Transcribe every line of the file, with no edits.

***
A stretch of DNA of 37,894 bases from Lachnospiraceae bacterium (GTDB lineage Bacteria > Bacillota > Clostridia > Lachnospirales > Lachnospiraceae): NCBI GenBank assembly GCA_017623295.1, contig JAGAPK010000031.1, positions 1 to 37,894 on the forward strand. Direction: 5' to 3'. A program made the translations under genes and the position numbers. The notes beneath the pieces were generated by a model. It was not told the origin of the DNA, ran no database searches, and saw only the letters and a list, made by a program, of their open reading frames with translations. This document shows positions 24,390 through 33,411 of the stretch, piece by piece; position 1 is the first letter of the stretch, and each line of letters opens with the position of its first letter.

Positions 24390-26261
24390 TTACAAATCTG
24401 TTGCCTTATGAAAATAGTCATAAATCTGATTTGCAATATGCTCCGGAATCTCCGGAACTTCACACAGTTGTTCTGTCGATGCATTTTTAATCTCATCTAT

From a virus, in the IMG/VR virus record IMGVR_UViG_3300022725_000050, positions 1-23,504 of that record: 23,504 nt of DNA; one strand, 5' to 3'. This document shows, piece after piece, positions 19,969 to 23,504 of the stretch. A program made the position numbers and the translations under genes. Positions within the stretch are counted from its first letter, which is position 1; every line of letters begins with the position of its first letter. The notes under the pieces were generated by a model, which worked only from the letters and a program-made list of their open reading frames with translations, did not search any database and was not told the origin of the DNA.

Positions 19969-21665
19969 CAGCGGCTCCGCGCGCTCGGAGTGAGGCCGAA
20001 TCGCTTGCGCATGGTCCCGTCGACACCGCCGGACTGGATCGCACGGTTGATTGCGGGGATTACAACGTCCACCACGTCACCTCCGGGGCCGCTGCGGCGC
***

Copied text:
A stretch of DNA of 37,894 bases from Lachnospiraceae bacterium (GTDB lineage Bacteria > Bacillota > Clostridia > Lachnospirales > Lachnospiraceae): NCBI GenBank assembly GCA_017623295.1, contig JAGAPK010000031.1, positions 1 to 37,894 on the forward strand. Direction: 5' to 3'. A program made the translations under genes and the position numbers. The notes beneath the pieces were generated by a model. It was not told the origin of the DNA, ran no database searches, and saw only the letters and a list, made by a program, of their open reading frames with translations. This document shows positions 24,390 through 33,411 of the stretch, piece by piece; position 1 is the first letter of the stretch, and each line of letters opens with the position of its first letter.

Positions 24390-26261
24390 TTACAAATCTG
24401 TTGCCTTATGAAAATAGTCATAAATCTGATTTGCAATATGCTCCGGAATCTCCGGAACTTCACACAGTTGTTCTGTCGATGCATTTTTAATCTCATCTAT

From a virus, in the IMG/VR virus record IMGVR_UViG_3300022725_000050, positions 1-23,504 of that record: 23,504 nt of DNA; one strand, 5' to 3'. This document shows, piece after piece, positions 19,969 to 23,504 of the stretch. A program made the position numbers and the translations under genes. Positions within the stretch are counted from its first letter, which is position 1; every line of letters begins with the position of its first letter. The notes under the pieces were generated by a model, which worked only from the letters and a program-made list of their open reading frames with translations, did not search any database and was not told the origin of the DNA.

Positions 19969-21665
19969 CAGCGGCTCCGCGCGCTCGGAGTGAGGCCGAA
20001 TCGCTTGCGCATGGTCCCGTCGACACCGCCGGACTGGATCGCACGGTTGATTGCGGGGATTACAACGTCCACCACGTCACCTCCGGGGCCGCTGCGGCGC